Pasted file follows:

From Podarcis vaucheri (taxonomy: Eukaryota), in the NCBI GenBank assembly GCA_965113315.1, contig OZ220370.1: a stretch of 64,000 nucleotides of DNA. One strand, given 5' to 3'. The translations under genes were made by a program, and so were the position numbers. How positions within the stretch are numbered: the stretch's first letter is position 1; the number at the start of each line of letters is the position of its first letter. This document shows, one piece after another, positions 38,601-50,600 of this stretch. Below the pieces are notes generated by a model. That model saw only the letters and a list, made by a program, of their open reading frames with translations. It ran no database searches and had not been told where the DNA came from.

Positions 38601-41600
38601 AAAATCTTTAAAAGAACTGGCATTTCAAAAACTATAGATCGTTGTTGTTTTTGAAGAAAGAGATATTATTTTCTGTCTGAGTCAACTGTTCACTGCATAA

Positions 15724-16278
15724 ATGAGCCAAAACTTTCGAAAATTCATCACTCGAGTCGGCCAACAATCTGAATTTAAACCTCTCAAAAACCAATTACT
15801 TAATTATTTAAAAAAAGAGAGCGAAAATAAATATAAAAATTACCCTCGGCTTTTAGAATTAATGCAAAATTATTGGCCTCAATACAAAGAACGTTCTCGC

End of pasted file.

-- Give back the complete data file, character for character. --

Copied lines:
From Podarcis vaucheri (taxonomy: Eukaryota), in the NCBI GenBank assembly GCA_965113315.1, contig OZ220370.1: a stretch of 64,000 nucleotides of DNA. One strand, given 5' to 3'. The translations under genes were made by a program, and so were the position numbers. How positions within the stretch are numbered: the stretch's first letter is position 1; the number at the start of each line of letters is the position of its first letter. This document shows, one piece after another, positions 38,601-50,600 of this stretch. Below the pieces are notes generated by a model. That model saw only the letters and a list, made by a program, of their open reading frames with translations. It ran no database searches and had not been told where the DNA came from.

Positions 38601-41600
38601 AAAATCTTTAAAAGAACTGGCATTTCAAAAACTATAGATCGTTGTTGTTTTTGAAGAAAGAGATATTATTTTCTGTCTGAGTCAACTGTTCACTGCATAA

Positions 15724-16278
15724 ATGAGCCAAAACTTTCGAAAATTCATCACTCGAGTCGGCCAACAATCTGAATTTAAACCTCTCAAAAACCAATTACT
15801 TAATTATTTAAAAAAAGAGAGCGAAAATAAATATAAAAATTACCCTCGGCTTTTAGAATTAATGCAAAATTATTGGCCTCAATACAAAGAACGTTCTCGC